BBC Gardeners’ World Magazine

Full Monty: the marvels of May

Musing on his own mortality, Monty realises that while there is much he’d miss, he’s already at the gates of heaven in the month of May


I asked Sarah what I should write about this month, as I was metaphoric­ally sucking my pencil and weighing up the options. (Ever tried sucking your keyboard as you mull the options? No, me neither. Doesn’t seem appropriat­e somehow, let alone practical). She said, with a surprising insoucianc­e, not even looking up, “Write about what you would miss if you died tomorrow”. You can see why I still adore her after 43 years. But apart from missing what I had planned to be a long, happy and healthy life, her, my children, the dogs, the garden, everything – or perhaps nothing at all because I would be dead – I took it at its face value for a moment and realised that in the garden, I’d miss the growing excitement and sense of fulfilment exemplifie­d by the month of May.

May is the harbour at the end of the wide ocean, the view of the mountains from the highest peak of them all. It is the place that all the year heads towards. Yet, as I get older, May, like all other time, is ever more fleeting and taken up with business that either I cannot control or have chosen to be enmeshed in. The May of 60 years ago, when the days spread out in every direction from the first fluting blackbird call at dawn to the waves of wood pigeons in the falling light, have gone and will never return. But age brings skills to balance these losses. I can now sit on a May evening and let the day fold up around me, slipping into darkness, and that 15 minutes is enough to ease the longing and feed my soul. The distillati­on of May over the years might be more precious but has lost none of its power.

May is not, for any gardener, the peak of the year. The beginning of the month is, when you analyse it, still a bit thin on the ground. Because the particular elements are so fresh and blithe it makes up for a lack of depth. Having said that there is enough – more than enough – to dazzle. The tulips are sumptuousl­y sensual and the fruit blossom at its most bountiful. The bluebells in the coppice will be fully on song and cowslips, forget-me-nots, honesty, wallflower­s, camassias and, above all, the almost unbearable intensity of the new leaves on all the hedges and most of the trees is breathtaki­ng. But, once past these wonders, you can’t help but see that the garden with its herbaceous borders and vegetable patch and all hasn’t really kicked in. May is traditiona­lly the leanest of months, the ‘hungry gap’ where winter vegetables and fruit have all finished or been used up and summer produce is yet to arrive. But for a few heady weeks the garden is elevated, by morning dew and cow parsley, the crab apple and hawthorn blossom and the dawn chorus, into the mirror of the garden of Eden that we all hold within us and aspire to.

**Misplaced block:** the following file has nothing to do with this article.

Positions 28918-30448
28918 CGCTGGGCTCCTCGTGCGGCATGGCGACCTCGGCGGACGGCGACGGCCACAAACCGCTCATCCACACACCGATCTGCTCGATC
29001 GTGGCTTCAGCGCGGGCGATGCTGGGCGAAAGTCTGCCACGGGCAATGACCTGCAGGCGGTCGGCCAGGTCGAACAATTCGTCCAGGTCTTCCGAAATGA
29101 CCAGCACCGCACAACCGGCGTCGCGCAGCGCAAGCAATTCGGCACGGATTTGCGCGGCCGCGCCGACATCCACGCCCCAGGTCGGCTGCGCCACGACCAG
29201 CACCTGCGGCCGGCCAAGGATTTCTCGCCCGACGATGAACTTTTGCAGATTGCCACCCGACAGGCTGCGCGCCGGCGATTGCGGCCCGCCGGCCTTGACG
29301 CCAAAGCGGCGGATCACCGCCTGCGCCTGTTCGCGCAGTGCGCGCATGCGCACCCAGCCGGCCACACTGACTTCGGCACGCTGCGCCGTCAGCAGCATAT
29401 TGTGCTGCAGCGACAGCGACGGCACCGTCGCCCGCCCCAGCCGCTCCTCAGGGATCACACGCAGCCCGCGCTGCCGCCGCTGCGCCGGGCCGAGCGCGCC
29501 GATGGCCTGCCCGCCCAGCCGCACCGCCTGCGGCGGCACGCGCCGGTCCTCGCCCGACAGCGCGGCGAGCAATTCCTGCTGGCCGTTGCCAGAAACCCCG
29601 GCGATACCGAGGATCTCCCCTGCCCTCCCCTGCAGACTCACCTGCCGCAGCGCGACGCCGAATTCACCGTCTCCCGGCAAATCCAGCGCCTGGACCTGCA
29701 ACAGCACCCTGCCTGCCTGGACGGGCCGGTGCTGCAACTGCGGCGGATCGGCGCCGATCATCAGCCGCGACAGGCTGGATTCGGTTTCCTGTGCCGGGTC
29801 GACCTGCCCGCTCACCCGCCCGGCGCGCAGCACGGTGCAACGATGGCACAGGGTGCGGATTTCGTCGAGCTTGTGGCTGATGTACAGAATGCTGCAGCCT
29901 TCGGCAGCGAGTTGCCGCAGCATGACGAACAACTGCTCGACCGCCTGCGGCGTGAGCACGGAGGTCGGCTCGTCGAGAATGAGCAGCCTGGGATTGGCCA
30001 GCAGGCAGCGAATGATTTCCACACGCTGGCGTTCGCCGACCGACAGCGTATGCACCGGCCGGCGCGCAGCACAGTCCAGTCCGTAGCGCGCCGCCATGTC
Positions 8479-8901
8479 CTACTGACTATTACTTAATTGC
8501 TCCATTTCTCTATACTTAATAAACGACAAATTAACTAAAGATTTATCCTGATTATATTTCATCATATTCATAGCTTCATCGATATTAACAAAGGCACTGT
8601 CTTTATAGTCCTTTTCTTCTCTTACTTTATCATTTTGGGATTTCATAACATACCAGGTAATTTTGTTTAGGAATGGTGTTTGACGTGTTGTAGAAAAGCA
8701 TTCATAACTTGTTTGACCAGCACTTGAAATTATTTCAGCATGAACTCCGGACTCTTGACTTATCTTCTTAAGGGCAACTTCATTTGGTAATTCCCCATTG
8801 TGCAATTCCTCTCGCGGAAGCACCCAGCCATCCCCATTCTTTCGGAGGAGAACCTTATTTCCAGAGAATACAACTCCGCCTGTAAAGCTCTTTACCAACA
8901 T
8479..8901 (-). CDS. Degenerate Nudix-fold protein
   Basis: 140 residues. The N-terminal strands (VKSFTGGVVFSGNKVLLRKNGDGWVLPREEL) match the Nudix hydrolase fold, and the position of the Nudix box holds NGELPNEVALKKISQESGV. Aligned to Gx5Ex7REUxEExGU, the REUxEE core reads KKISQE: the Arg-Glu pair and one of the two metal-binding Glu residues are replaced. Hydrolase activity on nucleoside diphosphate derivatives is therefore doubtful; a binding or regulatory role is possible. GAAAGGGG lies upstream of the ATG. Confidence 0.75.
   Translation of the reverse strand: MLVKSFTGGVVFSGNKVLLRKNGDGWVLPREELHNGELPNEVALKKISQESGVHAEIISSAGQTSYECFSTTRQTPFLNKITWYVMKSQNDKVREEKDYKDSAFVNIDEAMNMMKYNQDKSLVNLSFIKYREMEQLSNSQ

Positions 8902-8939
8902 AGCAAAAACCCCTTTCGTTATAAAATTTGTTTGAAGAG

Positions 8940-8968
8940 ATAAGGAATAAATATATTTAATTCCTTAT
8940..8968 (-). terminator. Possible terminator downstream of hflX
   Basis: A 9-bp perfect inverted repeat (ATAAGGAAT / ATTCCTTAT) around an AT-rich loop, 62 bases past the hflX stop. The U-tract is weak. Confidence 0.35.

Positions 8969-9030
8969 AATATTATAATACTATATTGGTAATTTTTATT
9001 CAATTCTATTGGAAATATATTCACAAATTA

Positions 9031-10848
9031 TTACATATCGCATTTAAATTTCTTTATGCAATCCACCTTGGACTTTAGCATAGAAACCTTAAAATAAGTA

In other words, as we are talking about dying, May is heaven. That is why we garden. Our garden in May can be better than anything else that this world has to offer. It is all the things we ever wanted or needed outside our back door, accessible, tangible and giving us so much more than we ever put into it.

That does rather beg the question of what happens at the end of May. Is it downhill all the way from June 1st to the end of the year? That would be quite a price to pay for four weeks of bliss. Luckily, the afterglow spreads into June and lights up summer. If May is the peak, the journey back down is filled with lovely things.

I know that there is an embarrassm­ent about this sort of talk. Bit airy fairy. Best kept to oneself. But all gardening is only ever a means to an end which, in my opinion is here, at the gates of May. I have probably visited as many gardens around the world as anyone alive and I promise you that there is no garden ever made more lovely than cow parsley beneath a blossomy apple tree in the dawn light, with pigeons cooing softly from its branches.

For all our lawn mowing and hand weeding and pricking out, thinning and potting on, this is what it is all for. This is why this magazine exists. This is the driving force behind every garden book and garden programme ever made. So, rather than what I should miss were I to die tomorrow, I’d rather celebrate what I have, being fully and gratefully alive today.

MONTY ON TV Catch up with Monty and the rest of the Gardeners’ World team every Friday. Check time in TV listings. Follow him on Twitter @TheMontyDo­n and Instagram at @themontydo­n

Our garden in May can be better than anything else that this world has to offer

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